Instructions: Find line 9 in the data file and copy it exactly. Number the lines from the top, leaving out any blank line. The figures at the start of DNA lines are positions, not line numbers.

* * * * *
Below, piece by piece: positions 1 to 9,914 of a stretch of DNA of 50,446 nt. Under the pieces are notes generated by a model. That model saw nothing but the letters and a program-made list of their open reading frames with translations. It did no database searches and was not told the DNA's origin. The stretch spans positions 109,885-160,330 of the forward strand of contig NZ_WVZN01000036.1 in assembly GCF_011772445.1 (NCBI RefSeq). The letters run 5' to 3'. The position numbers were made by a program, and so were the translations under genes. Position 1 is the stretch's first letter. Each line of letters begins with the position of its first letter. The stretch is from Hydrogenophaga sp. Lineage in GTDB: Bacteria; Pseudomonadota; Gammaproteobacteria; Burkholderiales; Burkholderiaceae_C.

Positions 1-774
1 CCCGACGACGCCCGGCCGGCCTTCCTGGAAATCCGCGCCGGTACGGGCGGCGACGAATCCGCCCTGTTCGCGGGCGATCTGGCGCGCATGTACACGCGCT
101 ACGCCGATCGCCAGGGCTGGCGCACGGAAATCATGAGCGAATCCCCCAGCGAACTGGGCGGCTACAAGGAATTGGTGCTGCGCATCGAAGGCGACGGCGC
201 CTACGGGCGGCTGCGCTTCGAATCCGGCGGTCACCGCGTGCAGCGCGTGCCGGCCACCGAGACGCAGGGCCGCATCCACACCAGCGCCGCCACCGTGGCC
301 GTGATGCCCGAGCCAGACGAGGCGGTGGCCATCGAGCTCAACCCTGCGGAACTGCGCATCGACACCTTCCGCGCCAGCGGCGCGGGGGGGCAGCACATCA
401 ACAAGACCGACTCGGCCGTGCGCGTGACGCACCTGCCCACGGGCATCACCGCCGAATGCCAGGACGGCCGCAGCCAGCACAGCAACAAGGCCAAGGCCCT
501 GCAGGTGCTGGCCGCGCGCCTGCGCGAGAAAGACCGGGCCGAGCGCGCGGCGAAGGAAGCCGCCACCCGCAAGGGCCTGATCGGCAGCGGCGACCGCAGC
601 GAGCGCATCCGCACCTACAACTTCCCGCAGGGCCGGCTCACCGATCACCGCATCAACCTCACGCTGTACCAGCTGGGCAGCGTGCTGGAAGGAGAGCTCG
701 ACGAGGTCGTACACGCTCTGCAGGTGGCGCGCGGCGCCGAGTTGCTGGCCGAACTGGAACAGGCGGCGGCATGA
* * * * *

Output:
601 GAGCGCATCCGCACCTACAACTTCCCGCAGGGCCGGCTCACCGATCACCGCATCAACCTCACGCTGTACCAGCTGGGCAGCGTGCTGGAAGGAGAGCTCG